So now at Thanksgiving or on your birthday or whenever you pop open that next great bottle of wine, maybe the soil pH will be the first thing you think about. I know I'll be thinking about it for a long time.
Farming is a seasonal business. Everything you do is tied to what Mother Nature is going to throw your way. Sometimes all you can do is react, but there is also plenty you can do to prepare yourself and your vineyard.
I'm beginning a new feature. At the beginning of every month I'll try to establish a comprehensive checklist of all the seasonal items to accomplish in the vineyard. This is specifically tailored for my region and varieties, but I'm basing this off of several calendars I've seen, both from the ICCVE and the fantastic "Production Budgets for Arkansas Wine and Juice Grapes" document. (I can't find it online anymore, otherwise I'd link to it.) I'm lumping the next two months together because this is the slow part of the season and many of these tasks aren't tied to what's happening in the vineyard and can be performed at any time during the two-month period. Once I have the entire year covered, I'll keep the posts intact and simply review and adjust them as I learn from experience. I hope folks can find this a useful reference, and also feel free to make suggestions.
When Missouri viticulture comes up in conversation, invariably someone says, "I didn't know you could grow grapes in Missouri. I go into the whole story of how Missouri was the second largest producer before Prohibition, well ahead of California. I explain the state's German winemaking heritage, the strong showing of norton in international competitions in the late 1800s, and the fact that a few tenacious individuals even grow vinifera here. I've also visited vineyards in Canada and at nearly 7,000 foot elevation in Colorado, a pair of unlikely viticultural locales. But it wasn't until I started blogging and getting readers and reading other blogs from around the world that I realized how widespread this pursuit truly is. Carlos is growing wine grapes in Colombia. That's Colombia, South America, with an 'o,' and not nearby Columbia, Missouri with a 'u.' Louise is growing grapes in Kenya, where forced dormancy and baboons are issues we can't even comprehend. Of course, vineyards still grow where you expect them to, in countries like France. Bertrand has, in my opinion, possibly the best wine and vineyard blog going. And that's where I learned about one of the most traditional practices, bulk wine, a time-honored practice that it is completely new to me. His recent story about bulk wine is fascinating: going to the winery with plastic jugs to get your fill and then bottling at home. I doubt any wineries in the States are doing that.
It's a fascinating pursuit. It's an obsession. Maybe it starts with a glass of wine or a photograph. Or maybe you're bitten with the bug when you stand in one of the world's great vineyards. It happened to me outside the little village of Pommard, Burgundy. Whatever the case, once you're afflicted by this strange compulsion to tame unruly vines, tend them until they bear fruit and then stomp the berries into submission so that you can begin the long, slow process of making wine, nobody is going to be able to talk you out of it. I'm glad to see that folks from every conceivable clime are similarly afflicted.
A hard freeze turned the leaves brown overnight, and within hours they'd all dropped. The notoriously vigorous norton vines shed their dinner plate-sized leaves and exposed a few surprise missed clusters. I tried the berries (that weren't dessicated) and they were rich and without the usual norton acidic tang. It was a reminder to leave this varietal hanging longer to drop the TA as much as possible. I'm always overeager to harvest. I could have left them for another two weeks at least. Conversely, I should have harvested the traminette a week or even ten days earlier. It's a slow learning process, and you have to wait an entire year to correct your mistakes, by which time you're apt to have forgotten your lessons. How does the saying go? Insanity is doing things over and over again the same way but expecting different results. In any case, it's a great time of year...the season is over, and the weather pleasant for trellis repairs, which you can undertake at a leisurely pace.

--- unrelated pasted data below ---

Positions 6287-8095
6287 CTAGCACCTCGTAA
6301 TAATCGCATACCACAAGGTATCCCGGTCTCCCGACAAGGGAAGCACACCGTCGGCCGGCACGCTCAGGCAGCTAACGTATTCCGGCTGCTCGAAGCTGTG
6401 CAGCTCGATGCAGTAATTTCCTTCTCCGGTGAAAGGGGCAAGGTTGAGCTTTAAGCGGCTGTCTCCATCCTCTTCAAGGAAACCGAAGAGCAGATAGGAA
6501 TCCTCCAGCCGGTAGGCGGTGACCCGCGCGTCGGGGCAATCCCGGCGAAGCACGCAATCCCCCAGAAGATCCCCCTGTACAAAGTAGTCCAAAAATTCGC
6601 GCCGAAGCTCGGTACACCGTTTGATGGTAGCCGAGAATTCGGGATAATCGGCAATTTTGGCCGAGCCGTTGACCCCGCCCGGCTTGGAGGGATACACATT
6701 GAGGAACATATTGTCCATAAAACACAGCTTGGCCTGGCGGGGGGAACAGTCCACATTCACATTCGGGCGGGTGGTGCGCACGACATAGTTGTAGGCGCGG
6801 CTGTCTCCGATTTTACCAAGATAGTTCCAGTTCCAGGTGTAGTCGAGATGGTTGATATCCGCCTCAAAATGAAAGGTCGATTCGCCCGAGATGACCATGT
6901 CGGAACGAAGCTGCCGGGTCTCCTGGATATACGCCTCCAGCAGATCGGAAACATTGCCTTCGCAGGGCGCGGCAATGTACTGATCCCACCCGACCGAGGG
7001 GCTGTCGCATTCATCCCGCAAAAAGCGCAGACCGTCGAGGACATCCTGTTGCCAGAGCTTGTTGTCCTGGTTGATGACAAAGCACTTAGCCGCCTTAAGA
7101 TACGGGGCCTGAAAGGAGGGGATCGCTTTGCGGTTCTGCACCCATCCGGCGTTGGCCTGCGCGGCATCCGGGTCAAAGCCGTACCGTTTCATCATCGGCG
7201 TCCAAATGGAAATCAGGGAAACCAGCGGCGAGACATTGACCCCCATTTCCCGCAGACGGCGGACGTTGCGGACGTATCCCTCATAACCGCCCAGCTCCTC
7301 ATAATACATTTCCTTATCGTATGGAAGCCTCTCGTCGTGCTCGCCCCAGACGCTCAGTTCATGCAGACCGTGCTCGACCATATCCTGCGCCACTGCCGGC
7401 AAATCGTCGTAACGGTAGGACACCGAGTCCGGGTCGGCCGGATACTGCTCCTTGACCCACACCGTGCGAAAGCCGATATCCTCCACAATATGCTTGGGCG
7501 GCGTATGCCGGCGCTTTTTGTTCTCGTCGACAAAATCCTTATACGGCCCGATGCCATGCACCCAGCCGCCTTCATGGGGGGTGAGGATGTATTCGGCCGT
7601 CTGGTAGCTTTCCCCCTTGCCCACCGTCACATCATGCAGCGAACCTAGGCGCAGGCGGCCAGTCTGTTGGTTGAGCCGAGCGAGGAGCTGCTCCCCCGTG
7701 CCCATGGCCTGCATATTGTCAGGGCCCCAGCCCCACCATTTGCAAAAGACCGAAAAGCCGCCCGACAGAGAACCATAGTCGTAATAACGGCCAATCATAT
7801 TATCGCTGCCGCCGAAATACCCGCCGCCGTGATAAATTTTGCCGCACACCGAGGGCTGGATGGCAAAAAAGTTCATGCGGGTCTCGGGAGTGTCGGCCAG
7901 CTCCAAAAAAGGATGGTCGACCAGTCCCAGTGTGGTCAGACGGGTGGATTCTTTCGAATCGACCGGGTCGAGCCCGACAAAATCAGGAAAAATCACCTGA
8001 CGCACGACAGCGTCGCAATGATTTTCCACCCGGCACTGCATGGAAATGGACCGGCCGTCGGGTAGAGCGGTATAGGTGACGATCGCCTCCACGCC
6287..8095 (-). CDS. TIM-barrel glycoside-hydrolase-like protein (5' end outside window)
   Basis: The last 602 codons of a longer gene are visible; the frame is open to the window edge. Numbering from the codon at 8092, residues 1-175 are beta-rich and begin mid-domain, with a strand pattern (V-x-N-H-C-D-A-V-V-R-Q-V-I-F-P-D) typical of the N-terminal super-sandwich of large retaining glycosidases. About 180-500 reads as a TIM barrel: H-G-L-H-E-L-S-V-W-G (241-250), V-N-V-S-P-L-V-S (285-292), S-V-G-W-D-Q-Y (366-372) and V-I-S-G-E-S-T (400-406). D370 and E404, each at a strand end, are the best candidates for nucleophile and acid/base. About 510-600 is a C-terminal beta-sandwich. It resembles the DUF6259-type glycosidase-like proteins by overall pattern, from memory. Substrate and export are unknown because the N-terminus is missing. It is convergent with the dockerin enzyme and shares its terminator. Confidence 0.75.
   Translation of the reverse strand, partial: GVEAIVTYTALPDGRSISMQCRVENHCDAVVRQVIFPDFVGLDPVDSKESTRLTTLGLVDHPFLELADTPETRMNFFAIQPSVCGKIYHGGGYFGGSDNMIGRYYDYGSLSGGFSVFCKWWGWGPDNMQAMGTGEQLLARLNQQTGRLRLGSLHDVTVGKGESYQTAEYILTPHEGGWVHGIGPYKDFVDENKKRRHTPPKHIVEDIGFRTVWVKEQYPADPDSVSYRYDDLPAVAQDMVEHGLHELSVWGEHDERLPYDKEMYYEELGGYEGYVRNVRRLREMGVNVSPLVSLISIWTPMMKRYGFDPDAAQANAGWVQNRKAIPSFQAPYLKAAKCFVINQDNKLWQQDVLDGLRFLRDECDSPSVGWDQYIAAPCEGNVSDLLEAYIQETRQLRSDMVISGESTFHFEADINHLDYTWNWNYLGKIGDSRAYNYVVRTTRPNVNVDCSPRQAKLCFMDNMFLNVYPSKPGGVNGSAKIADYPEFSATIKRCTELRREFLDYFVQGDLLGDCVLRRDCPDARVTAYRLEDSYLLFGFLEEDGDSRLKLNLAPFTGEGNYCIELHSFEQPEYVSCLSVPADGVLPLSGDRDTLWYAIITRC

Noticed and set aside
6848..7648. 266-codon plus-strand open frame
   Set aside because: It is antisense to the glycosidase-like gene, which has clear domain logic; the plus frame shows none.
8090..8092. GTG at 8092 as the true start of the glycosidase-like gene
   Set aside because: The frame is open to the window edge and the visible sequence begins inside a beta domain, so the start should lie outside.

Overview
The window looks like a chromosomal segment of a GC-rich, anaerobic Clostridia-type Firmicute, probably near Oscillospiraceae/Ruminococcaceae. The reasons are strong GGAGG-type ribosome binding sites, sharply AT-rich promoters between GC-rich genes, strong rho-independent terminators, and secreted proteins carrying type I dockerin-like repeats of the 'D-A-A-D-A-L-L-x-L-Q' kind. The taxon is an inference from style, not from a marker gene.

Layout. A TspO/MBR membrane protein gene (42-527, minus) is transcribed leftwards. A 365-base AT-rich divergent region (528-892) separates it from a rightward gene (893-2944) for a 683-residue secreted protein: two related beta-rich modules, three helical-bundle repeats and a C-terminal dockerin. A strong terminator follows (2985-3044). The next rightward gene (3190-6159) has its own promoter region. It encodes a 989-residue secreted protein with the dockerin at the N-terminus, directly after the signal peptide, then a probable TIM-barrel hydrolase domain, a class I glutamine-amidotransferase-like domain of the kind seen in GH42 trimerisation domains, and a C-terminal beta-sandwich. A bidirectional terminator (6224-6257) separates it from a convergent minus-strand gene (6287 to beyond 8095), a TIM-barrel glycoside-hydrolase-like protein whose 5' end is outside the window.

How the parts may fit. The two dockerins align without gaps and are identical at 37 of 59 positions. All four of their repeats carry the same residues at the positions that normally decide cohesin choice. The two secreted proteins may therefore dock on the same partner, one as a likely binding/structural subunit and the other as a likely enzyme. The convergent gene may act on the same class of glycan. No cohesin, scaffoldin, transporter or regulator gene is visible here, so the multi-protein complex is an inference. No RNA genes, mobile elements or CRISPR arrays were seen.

_ "Extreme Viticulture" - growing organically in the northeastern US
_ "Eastern Cab Franc" - here's an article about the varietal I plant to plant. I'm also considering Barbera and Mourvedre. I'm leaning toward the latter...the late budbreak, thick skin and good disease resistance offers appeal.
_ "Hybrid Wines" - The title tells what this blog is about
_ "A Day in the Life of a Missouri Vineyard" - Annother MO vineyard blog
I need to prepare the soil for planting next spring on our first vineyard bloc. I've been having trouble finding the right implement...I'd like to rip the ground with a chisel plow (or v-ripper) to a depth of 24 inches. I thought it would be a challenge to start a vineyard without owning a tractor. But I caught our neighbor out in a field across from our property where he was discing some ground for winter wheat. He agreed to hit the bloc with the disk, cutting cross ways first and then going against the grain. It'll only be about 12 inches of soil work, but it should at least open up the ground enough for me to lime the bloc this fall and give me some more time to track down a ripper before I plant.
I need to add enough lime to raise the soil pH from 5.5 to 6.2-6.5, which is a better range for vinifera. In these photos you can see my neighbor, Poodle, cutting the edges of the vineyard block. The field has been in pasture grass for as long as anyone can remember, so I should be able to plant right away. If it were row-cropped, I'd want to leave it fallow or cover-crop it to work out any chemicals and add nutrients back into the soil.
In these photos you can see the tractor at work. I also added some lines so that you can see the eventual orientation of the rows. This is an area slightly larger than 1 acre, but it will actually only have an acre of grapes. I need to leave a 30-foot aisle in the middle of the bloc so that the electric company can get to that pole directly in the center.
The advantages of this bloc are its southeast-facing (but mostly south) exposure. The rows are perpendicular to the slope across most of the bloc, though one corner will have rows running directly up the slope. I'll cover crop the aisles with buffalo grass or fescue, so that will help prevent erosion. The bloc is also parallel to the prevailing winds. It's a windy ridge, so this should help with some frost issues as well as with drying out the grapes with the wind blowing down the aisles, which may help with fungus issues.